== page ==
Prenuptial agreements are contracts that couples agree to at the time of marriage in order to account for a substantial disparity in incomes and/or assets between the two parties. As a result, they are legally binding and enforceable at the time of divorce. That does not necessarily mean, however, that people seeking divorce in the state of Illinois cannot challenge the terms of their prenup agreement.
The Uniform Prenuptial Agreement Act sets the guidelines by which prenuptial contracts are designed and enforced, and is recognized by the state of Illinois and many others across the country. Therefore, efforts to legally challenge the validity of a prenuptial agreement must address specific conditions of the contract. Fraud, for instance, is one of the most popular claims made in disputes over the validity of a prenup. Another argument that some people make is that the prenup in question is unconscionable. Some argue, however, that the entire purpose of a prenup is to preserve the uneven distribution of assets between divorcing parties. Lastly, a person can claim that he or she was coerced into signing a prenuptial contract. However, legal experts note that the level of coercion must be excessive.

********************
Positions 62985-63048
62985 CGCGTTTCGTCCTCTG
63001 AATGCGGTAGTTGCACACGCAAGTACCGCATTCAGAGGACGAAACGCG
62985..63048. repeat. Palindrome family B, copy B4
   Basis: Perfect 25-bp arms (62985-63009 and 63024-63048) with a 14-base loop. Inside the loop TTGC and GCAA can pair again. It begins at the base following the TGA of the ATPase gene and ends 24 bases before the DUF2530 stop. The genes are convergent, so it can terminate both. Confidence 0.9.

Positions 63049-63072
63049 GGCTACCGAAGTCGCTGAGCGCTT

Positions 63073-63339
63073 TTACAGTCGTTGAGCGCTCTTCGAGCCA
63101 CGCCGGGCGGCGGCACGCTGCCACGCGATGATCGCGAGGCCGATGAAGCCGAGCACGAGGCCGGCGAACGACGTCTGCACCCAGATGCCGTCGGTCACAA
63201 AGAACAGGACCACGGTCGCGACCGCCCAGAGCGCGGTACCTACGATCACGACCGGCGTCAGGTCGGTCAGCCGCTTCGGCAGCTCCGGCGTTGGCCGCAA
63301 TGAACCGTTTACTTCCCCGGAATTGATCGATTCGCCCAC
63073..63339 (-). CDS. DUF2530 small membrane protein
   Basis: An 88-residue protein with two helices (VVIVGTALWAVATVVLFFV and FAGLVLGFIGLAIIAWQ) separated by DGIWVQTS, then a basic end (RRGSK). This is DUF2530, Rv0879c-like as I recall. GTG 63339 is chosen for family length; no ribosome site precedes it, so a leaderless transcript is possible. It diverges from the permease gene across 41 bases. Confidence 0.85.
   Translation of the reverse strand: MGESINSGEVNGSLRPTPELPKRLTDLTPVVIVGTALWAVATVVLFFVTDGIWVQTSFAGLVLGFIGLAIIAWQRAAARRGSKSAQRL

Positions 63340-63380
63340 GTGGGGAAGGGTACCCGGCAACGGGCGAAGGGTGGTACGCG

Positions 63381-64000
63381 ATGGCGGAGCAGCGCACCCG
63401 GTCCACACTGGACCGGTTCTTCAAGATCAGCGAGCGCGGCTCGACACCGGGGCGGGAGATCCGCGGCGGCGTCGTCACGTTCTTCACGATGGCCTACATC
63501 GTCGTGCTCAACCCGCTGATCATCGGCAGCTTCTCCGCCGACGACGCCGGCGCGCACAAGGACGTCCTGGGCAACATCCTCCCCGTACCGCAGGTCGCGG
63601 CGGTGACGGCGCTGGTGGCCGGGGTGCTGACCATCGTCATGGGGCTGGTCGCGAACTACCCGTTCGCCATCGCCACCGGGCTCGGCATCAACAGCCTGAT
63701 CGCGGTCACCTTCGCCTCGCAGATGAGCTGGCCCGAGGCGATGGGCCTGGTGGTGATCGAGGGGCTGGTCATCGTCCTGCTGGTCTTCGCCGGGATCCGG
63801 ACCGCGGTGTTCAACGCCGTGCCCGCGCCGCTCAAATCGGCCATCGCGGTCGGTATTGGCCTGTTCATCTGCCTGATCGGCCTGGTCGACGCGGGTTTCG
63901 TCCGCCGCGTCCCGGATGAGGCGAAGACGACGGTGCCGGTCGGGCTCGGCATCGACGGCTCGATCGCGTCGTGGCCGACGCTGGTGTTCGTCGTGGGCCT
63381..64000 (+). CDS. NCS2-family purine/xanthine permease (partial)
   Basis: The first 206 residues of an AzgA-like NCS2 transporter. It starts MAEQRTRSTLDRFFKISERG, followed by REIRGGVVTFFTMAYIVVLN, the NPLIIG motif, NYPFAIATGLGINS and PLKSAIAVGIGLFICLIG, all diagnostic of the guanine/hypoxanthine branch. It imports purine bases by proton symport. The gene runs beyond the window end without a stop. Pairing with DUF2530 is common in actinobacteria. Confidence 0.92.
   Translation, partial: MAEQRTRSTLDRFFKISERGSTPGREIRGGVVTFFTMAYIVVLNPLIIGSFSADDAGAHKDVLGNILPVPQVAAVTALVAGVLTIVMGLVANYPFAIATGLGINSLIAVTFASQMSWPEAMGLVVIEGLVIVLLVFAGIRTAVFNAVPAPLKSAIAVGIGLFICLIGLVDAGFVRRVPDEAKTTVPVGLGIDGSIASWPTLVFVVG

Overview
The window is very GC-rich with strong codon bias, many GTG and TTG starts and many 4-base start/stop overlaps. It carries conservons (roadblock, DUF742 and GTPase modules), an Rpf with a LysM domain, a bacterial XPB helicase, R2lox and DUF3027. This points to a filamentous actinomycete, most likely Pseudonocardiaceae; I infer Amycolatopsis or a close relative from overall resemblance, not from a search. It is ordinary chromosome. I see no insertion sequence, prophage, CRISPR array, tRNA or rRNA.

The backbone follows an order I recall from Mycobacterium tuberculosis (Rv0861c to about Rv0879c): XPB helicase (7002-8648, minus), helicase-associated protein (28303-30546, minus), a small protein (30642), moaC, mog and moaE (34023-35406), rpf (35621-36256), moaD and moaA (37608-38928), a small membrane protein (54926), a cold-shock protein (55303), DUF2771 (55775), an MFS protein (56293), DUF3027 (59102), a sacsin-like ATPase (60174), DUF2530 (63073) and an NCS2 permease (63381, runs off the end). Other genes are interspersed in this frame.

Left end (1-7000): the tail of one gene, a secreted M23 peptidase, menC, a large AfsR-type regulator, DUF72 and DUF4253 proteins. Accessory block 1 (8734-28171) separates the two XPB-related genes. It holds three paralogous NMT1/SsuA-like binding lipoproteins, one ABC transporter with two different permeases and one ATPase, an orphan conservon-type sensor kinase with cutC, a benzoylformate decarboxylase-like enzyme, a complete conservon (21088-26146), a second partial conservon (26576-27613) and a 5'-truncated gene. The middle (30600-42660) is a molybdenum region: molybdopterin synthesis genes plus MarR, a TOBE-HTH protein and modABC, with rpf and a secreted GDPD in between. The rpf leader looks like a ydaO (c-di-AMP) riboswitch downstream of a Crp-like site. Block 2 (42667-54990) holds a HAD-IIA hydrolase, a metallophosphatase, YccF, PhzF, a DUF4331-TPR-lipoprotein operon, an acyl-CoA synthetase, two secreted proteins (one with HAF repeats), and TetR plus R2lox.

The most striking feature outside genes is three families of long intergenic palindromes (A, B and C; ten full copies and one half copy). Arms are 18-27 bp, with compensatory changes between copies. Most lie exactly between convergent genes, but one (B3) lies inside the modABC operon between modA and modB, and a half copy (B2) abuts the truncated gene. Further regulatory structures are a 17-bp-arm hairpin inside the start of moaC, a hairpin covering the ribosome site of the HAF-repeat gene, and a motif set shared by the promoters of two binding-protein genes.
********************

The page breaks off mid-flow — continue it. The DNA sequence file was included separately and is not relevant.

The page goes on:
All of the claims listed above were made by the wife of an Illinois hedge fund billionaire in their recent divorce dispute. The couple’s 12-year-old prenuptial agreement currently limits the wife’s divorce settlement to one percent of the husband’s some $5 billion fortune. Navigating the terms of a prenup agreement during divorce proceedings can be increasingly complex. Speaking with an attorney early in the process can be helpful in understanding one’s legal rights and obligations under the contract.
Source: 25 CNBC, “How safe is a prenup? Breaking it up can be hard to do, lawyers say,” Robert Frank, Sep. 3, 2014